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The Worst Closers In Baseball

The trade deadline came and went with only one closer, George Sherrill, losing his job.  Which was a shame, since Sherrill was having a fine year pitching the ninth for Baltimore.  Aside from injuries, those looking to vulture saves for the remaining 30% of the season have to hope a closer loses his job due to ineffectiveness.  With that in mind, let's look at some flawed stoppers.  The sample for this post includes the 30 active closers, with both Frank Francisco and C.J. Wilson representing Texas and Jason Frasor and the injured Scott Downs repping Toronto.

Worst ERA

  1. Brad Lidge - 7.29
  2. Matt Capps - 5.97
  3. Kerry Wood - 4.73
  4. Brian Fuentes - 4.23
  5. Bobby Jenks - 4.03

Worst WHIP

  1. Brad Lidge - 1.76
  2. Matt Capps - 1.75
  3. Mike MacDougal - 1.52
  4. Kerry Wood - 1.38
  5. Francisco Rodriguez - 1.34

Most Hittable (Hits Per Nine Innings)

  1. Matt Capps - 12.19
  2. Brad Lidge - 10.50
  3. Chad Qualls - 9.45
  4. Bobby Jenks - 9.00
  5. Scott Downs - 8.65

Worst Control (Walks Per Nine Innings)

  1. Mike MacDougal - 6.04
  2. Francisco Rodriguez - 5.40
  3. Brad Lidge - 5.36
  4. David Aardsma - 5.09
  5. Fernando Rodney - 4.41

Lowest Strikeout Rate

  1. Mike MacDougal - 4.13
  2. Ryan Franklin - 6.34
  3. Jim Johnson - 6.36
  4. Francisco Cordero - 7.35
  5. Trevor Hoffman - 7.36

Highest HR Rate

  1. Brad Lidge - 2.14
  2. Matt Capps - 1.91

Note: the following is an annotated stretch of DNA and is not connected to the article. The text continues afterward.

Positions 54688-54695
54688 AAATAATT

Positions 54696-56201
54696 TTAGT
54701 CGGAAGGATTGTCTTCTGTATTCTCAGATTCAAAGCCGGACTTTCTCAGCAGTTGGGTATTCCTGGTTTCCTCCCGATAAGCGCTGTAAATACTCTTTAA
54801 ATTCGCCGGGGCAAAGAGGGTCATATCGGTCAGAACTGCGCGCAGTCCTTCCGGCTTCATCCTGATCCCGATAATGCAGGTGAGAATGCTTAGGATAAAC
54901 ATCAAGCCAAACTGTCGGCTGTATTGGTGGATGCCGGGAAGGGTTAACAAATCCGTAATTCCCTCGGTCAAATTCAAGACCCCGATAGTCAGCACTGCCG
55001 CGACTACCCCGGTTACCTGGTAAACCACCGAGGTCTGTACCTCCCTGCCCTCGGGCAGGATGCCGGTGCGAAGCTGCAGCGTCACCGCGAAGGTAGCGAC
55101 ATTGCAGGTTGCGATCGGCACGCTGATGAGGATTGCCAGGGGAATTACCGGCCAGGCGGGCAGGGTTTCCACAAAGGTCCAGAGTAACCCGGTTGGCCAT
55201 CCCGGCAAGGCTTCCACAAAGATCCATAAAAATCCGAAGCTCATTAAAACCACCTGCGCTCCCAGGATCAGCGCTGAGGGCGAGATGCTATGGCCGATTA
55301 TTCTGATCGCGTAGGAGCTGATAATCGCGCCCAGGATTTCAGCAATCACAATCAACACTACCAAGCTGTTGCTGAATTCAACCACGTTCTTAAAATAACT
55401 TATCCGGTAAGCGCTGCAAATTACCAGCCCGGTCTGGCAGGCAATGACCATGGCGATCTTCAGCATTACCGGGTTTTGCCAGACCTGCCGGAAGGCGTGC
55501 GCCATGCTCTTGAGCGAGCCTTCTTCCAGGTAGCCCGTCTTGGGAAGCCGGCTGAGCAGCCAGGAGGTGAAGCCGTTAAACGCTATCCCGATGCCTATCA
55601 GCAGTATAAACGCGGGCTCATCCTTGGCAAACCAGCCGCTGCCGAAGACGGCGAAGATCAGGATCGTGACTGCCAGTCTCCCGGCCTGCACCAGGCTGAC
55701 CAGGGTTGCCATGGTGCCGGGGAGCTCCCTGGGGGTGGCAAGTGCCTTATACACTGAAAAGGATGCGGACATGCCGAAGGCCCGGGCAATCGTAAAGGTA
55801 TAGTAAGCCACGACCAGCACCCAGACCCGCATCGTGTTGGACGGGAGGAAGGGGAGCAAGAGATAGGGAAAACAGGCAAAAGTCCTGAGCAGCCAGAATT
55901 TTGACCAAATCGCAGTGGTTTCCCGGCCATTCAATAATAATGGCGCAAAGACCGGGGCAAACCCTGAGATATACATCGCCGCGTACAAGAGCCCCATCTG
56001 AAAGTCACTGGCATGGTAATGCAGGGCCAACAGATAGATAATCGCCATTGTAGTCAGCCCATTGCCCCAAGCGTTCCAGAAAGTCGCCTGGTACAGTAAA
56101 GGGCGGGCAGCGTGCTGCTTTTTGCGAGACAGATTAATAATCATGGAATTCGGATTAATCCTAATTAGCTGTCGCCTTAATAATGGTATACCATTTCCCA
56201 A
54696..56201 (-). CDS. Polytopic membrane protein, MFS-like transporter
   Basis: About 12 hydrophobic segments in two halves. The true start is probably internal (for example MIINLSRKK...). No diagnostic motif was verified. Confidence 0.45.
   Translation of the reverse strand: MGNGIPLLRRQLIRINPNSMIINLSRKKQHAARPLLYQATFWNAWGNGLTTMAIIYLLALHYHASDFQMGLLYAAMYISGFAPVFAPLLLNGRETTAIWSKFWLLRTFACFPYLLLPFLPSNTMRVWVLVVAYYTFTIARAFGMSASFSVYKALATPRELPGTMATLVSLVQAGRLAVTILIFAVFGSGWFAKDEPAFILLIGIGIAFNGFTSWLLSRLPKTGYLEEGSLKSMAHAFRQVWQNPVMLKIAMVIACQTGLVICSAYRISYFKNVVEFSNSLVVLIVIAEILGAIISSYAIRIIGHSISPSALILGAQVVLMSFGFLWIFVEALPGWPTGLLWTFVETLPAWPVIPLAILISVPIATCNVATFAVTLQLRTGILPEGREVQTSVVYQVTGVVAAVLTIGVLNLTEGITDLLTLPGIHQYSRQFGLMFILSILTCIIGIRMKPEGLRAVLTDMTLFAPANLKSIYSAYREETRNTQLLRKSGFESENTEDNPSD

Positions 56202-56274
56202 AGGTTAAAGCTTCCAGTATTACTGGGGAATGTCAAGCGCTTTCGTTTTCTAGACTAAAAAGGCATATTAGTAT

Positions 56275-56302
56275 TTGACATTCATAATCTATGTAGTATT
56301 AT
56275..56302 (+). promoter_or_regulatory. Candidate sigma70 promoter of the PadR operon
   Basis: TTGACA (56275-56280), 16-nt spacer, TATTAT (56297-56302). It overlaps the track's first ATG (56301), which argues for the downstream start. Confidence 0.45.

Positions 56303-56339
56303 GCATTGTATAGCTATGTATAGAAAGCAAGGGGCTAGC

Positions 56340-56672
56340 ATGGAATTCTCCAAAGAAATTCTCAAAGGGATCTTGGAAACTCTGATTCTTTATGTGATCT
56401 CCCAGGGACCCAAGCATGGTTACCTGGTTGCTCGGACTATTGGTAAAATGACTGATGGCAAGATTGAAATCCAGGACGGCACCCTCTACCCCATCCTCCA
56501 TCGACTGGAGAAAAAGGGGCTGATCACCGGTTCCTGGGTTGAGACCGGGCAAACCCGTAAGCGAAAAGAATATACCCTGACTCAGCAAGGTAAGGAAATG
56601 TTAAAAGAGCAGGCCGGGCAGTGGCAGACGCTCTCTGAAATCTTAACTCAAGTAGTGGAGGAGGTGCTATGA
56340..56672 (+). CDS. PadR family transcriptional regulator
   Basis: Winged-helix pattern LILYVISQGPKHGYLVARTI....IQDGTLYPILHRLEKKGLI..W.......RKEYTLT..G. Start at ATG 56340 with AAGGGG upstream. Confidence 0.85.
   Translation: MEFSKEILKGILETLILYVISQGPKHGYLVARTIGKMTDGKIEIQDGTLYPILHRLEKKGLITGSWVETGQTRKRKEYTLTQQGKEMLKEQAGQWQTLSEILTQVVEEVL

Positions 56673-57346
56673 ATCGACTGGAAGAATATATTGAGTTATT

3. Kevin Gregg - 1.84
  4. Kerry Wood - 1.58
  5. Leo Nunez - 1.39

Worst Save Percentage (Excluding those who spent time in setup roles)

  1. Brad Lidge - 75.0%
  2. Kerry Wood - 75.0%
  3. Jose Valverde - 78.9%
  4. Kevin Gregg - 81.5%
  5. Francisco Rodriguez - 82.8%
  • Lidge has been brutal, but he was lights-out last year and he's earning $11.5MM.  Should his knee issues surface again, Ryan Madson would get a look.
  • MacDougal, with his 0.68 K/BB ratio, somehow has a 2.54 ERA and is 11 of 12 in save opportunities.  Proving once again that almost any reliever is capable of piling up some saves.  We heard Jim Riggleman would try a committee with MacDougal, Beimel (who has since been dealt to Colorado), and perhaps Sean Burnett, but it never really happened.  Should MacDougal's smoke and mirrors approach stop working, perhaps Ron Villone and Jason Bergmann would be considered the team's current setup guys?  Tyler Clippard has a big strikeout rate despite a 90 mph heater.
  • If the Pirates want to give Capps a break, they could try "closer of the future" Joel Hanrahan.  Capps is the victim of a .384 BABIP and 17.6% HR per flyball rate.
  • As for August trades, we can't rule out waiver claims on pricey guys like Wood and Cordero (however unlikely).  I'm thinking Chris Perez and Nick Masset for backup closers on the Ohio teams.


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